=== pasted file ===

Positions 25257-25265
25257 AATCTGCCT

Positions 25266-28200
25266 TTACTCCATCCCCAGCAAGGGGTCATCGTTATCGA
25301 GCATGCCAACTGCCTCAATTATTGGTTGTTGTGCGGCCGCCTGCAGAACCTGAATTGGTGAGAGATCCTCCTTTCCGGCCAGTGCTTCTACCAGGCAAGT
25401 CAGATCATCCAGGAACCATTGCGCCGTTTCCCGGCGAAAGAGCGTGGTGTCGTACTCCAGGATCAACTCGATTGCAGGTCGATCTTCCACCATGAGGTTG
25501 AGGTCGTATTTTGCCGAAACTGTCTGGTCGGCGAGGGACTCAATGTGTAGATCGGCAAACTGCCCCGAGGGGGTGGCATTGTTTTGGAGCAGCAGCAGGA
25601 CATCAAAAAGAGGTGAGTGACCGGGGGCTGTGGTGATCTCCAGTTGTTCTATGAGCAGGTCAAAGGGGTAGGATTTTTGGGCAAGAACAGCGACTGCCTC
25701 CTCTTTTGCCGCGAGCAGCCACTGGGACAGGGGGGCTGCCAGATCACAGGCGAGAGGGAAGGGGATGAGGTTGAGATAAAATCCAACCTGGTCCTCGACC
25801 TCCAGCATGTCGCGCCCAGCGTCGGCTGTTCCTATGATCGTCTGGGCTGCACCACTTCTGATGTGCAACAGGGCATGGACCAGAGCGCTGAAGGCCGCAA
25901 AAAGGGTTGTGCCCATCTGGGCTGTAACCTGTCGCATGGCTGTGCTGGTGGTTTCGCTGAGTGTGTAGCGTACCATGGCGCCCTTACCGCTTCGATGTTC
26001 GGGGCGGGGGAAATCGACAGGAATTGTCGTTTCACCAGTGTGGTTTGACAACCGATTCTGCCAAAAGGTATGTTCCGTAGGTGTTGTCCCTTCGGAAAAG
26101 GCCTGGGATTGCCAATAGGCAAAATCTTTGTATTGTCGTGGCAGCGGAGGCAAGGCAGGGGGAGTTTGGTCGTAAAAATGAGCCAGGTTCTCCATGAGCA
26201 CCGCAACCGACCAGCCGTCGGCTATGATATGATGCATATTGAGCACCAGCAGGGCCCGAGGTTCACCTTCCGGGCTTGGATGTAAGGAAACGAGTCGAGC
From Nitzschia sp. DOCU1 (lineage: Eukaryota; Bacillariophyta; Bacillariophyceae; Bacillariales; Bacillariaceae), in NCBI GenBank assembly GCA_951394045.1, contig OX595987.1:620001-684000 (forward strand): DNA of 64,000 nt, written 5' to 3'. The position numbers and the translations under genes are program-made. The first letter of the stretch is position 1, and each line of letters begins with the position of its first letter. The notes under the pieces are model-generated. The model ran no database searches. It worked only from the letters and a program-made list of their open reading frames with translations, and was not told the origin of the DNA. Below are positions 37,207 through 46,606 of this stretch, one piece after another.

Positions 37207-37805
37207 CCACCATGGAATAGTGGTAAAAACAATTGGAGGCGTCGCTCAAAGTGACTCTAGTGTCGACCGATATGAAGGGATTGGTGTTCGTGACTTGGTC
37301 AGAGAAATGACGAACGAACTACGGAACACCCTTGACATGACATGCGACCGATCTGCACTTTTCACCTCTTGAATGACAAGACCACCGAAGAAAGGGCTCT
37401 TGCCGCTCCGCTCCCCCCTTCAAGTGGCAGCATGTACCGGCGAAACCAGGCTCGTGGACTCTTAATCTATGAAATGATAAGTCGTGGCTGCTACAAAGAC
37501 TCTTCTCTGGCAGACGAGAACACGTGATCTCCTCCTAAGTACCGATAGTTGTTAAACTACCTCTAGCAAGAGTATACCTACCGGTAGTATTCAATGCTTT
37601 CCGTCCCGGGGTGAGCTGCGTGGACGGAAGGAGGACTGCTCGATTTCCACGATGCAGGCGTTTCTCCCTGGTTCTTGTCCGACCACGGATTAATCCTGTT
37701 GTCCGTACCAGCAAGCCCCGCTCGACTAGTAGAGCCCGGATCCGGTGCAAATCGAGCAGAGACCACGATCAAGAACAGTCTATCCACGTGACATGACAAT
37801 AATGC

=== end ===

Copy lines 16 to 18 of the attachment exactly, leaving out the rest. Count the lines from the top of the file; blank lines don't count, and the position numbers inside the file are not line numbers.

Positions 37207-37805
37207 CCACCATGGAATAGTGGTAAAAACAATTGGAGGCGTCGCTCAAAGTGACTCTAGTGTCGACCGATATGAAGGGATTGGTGTTCGTGACTTGGTC
37301 AGAGAAATGACGAACGAACTACGGAACACCCTTGACATGACATGCGACCGATCTGCACTTTTCACCTCTTGAATGACAAGACCACCGAAGAAAGGGCTCT